Some romance and dating scammers operate through fake dating websites where you pay a fee for every e-mail or message you send or receive. The scammers simply attempt to hook you into a protracted conversation which keeps you writing back and paying the website’s charges. Other, more serious scams operate through legitimate dating websites. Those scammers contact users, send a few enticing messages or surprisingly attractive photos stolen from other websites, but soon enough (generally within a couple of weeks if not days), they get around to professing their love and asking you for a favour. That favour could be a little money to help them or their family with some fabricated financial difficulty; to transfer money out of their country; or maybe just to cash a cheque for them using your bank account. They may ask for your banking details, your credit card info, money transfers, or explicit photos. They will use sweet talk, poetry and sometimes even small gifts to get you under their spell. The ultimate goal is to get your money, either voluntarily but under false pretenses, or using more traditional frauds. If they can’t defraud you, they will use those racy photos to extort money from you.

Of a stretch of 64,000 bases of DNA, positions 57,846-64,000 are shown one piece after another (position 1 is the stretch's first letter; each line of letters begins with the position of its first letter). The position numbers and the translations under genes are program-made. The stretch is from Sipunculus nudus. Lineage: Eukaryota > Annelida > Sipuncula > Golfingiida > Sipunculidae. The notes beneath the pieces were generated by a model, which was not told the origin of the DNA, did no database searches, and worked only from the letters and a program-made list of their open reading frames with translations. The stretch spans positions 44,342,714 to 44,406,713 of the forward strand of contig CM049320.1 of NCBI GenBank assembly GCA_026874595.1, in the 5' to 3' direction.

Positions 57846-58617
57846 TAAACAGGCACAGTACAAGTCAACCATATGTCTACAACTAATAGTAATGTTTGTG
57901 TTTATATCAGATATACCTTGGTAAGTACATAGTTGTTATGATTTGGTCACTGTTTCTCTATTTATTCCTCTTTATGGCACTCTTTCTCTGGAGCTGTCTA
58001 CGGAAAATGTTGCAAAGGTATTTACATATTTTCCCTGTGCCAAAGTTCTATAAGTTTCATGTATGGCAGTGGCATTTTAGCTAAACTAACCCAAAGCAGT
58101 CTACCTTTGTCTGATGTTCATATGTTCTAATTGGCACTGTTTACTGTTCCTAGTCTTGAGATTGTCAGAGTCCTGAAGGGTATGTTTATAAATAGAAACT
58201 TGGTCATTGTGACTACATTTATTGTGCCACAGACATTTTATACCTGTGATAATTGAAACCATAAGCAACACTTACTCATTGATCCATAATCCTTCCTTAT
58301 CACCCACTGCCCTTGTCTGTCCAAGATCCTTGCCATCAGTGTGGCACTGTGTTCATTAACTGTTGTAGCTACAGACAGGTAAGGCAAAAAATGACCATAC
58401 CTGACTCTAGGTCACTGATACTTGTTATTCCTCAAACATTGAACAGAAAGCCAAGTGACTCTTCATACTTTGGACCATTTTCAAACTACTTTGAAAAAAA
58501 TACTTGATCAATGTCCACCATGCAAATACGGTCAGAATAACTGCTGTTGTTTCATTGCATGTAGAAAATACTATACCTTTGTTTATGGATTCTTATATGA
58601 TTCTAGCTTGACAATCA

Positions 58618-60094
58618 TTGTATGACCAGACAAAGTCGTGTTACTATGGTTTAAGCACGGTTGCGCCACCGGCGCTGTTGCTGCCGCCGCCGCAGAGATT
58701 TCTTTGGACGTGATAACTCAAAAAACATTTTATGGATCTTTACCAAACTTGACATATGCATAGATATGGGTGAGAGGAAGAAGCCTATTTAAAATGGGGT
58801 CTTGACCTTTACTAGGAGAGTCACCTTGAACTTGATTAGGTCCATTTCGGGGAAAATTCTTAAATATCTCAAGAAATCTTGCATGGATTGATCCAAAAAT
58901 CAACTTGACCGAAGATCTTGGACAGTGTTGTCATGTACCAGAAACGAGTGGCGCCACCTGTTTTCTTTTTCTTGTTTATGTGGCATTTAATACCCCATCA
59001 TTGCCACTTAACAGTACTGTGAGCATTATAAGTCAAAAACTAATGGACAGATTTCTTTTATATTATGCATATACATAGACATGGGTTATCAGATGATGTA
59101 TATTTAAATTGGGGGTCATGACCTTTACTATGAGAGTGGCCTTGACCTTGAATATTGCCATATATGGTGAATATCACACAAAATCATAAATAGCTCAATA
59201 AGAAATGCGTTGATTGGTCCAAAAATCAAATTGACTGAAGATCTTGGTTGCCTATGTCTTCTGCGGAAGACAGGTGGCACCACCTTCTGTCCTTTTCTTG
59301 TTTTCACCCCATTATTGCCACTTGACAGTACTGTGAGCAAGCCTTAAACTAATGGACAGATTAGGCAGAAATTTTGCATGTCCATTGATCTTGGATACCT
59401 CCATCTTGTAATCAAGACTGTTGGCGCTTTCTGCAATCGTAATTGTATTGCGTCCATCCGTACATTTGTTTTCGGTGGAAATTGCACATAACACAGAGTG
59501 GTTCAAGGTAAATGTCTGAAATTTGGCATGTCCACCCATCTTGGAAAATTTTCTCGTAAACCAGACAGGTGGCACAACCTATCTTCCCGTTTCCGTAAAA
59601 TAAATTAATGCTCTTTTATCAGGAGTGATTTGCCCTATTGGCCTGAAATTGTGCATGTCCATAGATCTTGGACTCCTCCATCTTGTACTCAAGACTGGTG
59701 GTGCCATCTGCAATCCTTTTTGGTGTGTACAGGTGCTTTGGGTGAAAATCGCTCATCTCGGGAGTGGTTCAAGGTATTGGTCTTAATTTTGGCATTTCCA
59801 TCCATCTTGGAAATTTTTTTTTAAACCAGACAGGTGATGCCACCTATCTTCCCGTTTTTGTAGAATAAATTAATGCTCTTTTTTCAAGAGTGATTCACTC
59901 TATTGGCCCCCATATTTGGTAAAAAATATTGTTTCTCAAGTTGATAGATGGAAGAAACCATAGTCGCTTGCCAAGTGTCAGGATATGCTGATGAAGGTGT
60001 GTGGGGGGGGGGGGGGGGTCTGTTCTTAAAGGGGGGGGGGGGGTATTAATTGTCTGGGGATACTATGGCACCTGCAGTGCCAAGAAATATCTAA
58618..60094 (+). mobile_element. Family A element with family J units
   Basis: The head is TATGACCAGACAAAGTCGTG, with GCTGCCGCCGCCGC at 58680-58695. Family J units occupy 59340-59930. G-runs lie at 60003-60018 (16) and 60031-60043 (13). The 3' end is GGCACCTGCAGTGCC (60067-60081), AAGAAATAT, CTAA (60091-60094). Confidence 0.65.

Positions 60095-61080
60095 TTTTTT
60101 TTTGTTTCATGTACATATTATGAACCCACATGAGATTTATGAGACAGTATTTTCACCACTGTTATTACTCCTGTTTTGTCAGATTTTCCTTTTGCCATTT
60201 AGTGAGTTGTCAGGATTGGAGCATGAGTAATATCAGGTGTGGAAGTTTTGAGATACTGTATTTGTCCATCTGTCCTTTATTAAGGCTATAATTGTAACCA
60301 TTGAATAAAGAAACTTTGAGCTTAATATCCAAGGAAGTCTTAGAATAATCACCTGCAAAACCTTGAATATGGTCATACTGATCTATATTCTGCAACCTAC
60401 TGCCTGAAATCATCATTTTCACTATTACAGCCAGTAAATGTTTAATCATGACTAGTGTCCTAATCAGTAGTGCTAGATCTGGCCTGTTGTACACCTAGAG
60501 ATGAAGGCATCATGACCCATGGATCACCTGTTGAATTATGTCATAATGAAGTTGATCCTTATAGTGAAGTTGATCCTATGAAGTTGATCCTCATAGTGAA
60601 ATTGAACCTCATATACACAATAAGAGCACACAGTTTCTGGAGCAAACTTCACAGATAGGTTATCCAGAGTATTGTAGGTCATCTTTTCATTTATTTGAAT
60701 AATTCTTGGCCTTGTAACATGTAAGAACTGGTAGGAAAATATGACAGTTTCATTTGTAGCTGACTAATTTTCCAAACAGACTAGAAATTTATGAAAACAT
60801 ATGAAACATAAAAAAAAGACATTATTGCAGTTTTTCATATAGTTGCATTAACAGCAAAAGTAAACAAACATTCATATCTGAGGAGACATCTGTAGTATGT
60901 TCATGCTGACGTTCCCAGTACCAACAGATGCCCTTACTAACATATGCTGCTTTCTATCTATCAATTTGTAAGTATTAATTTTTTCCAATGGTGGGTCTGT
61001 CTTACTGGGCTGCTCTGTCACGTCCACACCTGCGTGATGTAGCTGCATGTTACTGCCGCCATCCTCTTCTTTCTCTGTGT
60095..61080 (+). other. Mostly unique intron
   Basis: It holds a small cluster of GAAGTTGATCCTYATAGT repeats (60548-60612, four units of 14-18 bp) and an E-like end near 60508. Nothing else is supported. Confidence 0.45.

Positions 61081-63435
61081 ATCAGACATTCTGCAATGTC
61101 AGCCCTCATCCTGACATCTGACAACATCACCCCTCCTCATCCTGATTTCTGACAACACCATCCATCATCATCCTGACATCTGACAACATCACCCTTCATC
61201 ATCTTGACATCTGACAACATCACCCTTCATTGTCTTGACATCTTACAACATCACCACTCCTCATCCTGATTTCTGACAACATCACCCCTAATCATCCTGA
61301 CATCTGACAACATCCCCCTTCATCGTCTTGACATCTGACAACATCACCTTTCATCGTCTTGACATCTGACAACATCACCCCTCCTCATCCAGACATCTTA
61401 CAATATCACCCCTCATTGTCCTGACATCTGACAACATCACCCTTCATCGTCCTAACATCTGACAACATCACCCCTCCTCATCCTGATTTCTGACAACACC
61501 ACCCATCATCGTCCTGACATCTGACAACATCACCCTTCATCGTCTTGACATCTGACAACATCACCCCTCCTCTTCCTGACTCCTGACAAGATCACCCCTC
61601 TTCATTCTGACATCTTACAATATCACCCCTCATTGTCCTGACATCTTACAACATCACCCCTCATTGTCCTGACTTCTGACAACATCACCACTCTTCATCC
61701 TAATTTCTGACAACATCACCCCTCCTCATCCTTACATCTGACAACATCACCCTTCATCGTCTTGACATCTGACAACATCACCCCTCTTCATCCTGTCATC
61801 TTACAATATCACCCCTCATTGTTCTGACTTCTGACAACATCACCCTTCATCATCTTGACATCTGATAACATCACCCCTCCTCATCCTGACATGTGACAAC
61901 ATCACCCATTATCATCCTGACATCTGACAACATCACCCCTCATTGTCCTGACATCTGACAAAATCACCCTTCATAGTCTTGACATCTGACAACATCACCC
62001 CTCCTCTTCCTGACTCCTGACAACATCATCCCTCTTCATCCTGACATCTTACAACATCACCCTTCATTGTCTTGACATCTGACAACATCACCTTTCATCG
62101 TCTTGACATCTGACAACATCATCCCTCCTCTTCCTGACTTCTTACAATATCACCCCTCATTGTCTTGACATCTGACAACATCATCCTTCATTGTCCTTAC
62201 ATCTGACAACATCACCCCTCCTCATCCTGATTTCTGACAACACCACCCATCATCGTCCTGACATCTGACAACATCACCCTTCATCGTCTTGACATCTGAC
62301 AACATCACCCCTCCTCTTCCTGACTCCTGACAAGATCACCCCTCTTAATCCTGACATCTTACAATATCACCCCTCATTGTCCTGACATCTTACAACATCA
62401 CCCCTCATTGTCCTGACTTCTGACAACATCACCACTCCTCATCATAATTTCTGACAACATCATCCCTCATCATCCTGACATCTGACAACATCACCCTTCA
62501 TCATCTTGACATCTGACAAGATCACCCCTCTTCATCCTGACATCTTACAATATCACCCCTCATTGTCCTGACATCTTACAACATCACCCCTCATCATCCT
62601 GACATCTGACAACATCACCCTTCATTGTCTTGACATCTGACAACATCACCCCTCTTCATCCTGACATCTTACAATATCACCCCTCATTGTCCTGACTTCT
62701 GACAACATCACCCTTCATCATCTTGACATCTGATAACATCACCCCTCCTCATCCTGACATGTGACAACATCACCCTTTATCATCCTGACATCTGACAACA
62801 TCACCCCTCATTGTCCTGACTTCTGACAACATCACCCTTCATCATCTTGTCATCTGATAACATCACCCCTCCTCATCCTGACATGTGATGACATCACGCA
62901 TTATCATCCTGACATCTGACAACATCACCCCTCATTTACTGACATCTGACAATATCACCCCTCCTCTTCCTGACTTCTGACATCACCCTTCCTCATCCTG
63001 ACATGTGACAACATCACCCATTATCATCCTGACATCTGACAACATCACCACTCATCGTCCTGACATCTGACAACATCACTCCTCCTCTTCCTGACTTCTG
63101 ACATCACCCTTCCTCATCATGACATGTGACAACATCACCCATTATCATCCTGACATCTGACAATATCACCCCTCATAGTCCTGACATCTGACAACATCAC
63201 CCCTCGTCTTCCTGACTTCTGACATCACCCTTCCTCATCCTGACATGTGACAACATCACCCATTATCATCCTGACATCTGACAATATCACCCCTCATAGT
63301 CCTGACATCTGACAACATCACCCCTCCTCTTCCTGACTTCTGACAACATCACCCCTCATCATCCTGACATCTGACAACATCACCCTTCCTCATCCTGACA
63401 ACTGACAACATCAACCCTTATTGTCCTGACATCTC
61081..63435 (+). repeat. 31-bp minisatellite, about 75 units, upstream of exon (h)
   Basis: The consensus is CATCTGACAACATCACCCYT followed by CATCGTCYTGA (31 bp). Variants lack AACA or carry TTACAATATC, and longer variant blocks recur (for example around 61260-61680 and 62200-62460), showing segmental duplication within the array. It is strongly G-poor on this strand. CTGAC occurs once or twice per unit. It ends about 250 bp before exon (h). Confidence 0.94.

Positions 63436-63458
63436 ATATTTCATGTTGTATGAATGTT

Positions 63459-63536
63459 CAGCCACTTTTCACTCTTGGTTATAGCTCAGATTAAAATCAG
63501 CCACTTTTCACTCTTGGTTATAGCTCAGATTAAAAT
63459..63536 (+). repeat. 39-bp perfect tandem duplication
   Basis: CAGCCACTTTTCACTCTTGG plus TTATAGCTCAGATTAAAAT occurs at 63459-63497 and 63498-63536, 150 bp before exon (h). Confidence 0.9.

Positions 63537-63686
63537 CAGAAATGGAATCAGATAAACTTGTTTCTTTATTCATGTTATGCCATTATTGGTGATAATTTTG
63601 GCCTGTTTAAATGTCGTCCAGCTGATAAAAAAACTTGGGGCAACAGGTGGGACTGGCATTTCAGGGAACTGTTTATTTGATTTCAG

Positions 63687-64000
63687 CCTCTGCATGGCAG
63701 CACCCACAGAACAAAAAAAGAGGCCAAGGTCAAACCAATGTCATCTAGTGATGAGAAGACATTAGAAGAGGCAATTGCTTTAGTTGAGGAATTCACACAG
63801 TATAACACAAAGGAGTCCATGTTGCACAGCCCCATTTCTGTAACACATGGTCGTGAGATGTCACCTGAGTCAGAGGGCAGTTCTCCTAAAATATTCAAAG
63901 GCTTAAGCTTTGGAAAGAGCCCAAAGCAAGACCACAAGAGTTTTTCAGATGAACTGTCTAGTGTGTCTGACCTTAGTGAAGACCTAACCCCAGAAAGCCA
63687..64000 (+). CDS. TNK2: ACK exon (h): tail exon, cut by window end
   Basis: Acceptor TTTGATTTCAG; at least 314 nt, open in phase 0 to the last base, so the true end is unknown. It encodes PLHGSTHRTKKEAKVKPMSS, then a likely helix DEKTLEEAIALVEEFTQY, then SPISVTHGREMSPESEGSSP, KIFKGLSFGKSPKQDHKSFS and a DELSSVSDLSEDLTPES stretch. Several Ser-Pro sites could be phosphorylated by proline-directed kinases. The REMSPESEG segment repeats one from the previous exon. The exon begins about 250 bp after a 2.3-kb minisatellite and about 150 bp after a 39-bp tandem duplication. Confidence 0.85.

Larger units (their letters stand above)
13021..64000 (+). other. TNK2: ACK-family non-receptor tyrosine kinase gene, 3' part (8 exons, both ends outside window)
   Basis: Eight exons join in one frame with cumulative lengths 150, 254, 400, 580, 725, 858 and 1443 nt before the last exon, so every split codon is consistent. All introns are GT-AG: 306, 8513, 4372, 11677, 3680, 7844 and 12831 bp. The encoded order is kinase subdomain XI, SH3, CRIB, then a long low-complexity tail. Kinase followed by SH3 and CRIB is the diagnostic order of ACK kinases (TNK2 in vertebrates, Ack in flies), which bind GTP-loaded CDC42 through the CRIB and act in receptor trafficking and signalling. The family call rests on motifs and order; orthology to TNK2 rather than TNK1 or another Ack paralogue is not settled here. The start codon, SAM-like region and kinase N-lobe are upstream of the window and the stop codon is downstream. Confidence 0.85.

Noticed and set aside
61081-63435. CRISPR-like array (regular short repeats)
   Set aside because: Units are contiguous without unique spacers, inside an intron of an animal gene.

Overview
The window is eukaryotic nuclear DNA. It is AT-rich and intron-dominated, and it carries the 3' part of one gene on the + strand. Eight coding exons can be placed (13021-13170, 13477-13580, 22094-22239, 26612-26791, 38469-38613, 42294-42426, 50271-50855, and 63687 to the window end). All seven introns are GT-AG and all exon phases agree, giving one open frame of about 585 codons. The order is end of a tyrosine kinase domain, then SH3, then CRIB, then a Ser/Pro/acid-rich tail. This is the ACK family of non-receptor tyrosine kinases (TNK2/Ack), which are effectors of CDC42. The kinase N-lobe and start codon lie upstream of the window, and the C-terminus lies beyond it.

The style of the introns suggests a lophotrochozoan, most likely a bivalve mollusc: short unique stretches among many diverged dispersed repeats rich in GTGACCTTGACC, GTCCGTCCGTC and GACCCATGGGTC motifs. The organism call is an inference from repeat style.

HOW CAN YOU PROTECT YOURSELF?
If a romantic partner you’ve never met asks you to send money to him or her, you should terminate the relationship immediately. It is a virtual certainty that it is scam. Never give out your credit card, online account details or send money to anyone whom you do not already know and trust. To be clear, meeting someone in a chat room or e-mail is not “knowing” them.
Avoid giving out personal information when chatting online or in e-mails. While we’re on this topic, may we say that many people unnecessarily expose themselves to criminal activity simply by posting too much information on social media, without thinking of the consequences? If you tell everyone that you are having a great time in Puerto Vallarta, should you really be surprised if your home is broken into while you are away?